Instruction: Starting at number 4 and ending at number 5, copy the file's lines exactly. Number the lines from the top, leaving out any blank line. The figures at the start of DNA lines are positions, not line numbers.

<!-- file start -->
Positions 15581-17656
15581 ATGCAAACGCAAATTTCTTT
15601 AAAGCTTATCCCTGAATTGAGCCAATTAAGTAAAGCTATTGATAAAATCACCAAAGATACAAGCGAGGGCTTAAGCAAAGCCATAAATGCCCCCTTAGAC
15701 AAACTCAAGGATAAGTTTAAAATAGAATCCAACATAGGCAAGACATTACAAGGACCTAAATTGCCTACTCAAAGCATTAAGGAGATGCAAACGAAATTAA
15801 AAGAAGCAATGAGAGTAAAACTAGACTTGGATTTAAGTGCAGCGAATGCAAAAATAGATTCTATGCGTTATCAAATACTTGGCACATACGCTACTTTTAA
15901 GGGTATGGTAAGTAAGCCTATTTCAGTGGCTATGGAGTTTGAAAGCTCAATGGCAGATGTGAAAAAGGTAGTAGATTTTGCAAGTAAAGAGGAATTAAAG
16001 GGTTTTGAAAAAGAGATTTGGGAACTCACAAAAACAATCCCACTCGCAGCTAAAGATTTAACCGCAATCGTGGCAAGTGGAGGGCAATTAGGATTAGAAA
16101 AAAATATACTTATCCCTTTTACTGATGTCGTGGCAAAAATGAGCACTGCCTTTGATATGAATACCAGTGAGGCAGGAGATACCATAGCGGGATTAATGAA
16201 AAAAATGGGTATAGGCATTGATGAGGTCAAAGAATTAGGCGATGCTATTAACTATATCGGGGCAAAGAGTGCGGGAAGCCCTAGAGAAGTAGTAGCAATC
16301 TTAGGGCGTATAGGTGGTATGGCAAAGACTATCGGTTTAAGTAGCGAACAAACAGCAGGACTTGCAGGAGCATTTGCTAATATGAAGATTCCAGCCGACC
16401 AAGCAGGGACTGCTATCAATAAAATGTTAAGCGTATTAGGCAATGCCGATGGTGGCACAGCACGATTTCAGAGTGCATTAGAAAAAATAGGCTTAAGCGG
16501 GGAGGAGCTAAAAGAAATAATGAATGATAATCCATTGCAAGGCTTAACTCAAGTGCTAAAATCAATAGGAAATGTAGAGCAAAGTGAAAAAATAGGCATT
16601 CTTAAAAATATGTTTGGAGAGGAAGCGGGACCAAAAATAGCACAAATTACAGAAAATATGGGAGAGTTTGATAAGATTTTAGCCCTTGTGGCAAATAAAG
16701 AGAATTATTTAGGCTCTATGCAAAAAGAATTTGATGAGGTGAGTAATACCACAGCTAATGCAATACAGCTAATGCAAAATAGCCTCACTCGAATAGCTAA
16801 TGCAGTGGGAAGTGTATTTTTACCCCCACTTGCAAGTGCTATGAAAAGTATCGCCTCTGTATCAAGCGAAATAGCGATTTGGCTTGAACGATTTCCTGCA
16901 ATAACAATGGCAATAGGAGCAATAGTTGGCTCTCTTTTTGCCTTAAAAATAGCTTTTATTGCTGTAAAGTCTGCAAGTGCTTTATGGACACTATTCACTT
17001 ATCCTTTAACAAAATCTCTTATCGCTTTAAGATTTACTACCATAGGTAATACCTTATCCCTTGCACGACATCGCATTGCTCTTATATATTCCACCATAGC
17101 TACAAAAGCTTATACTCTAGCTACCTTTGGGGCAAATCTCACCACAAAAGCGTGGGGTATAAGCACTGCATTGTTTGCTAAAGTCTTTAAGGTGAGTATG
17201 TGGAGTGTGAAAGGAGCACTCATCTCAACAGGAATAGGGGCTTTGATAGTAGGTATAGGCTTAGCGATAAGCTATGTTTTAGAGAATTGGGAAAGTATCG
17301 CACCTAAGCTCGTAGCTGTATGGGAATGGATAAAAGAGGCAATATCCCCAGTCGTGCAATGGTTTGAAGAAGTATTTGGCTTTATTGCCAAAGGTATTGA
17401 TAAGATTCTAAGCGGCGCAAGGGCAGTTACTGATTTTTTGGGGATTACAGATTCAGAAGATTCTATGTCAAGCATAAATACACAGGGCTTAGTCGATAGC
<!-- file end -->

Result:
15701 AAACTCAAGGATAAGTTTAAAATAGAATCCAACATAGGCAAGACATTACAAGGACCTAAATTGCCTACTCAAAGCATTAAGGAGATGCAAACGAAATTAA
15801 AAGAAGCAATGAGAGTAAAACTAGACTTGGATTTAAGTGCAGCGAATGCAAAAATAGATTCTATGCGTTATCAAATACTTGGCACATACGCTACTTTTAA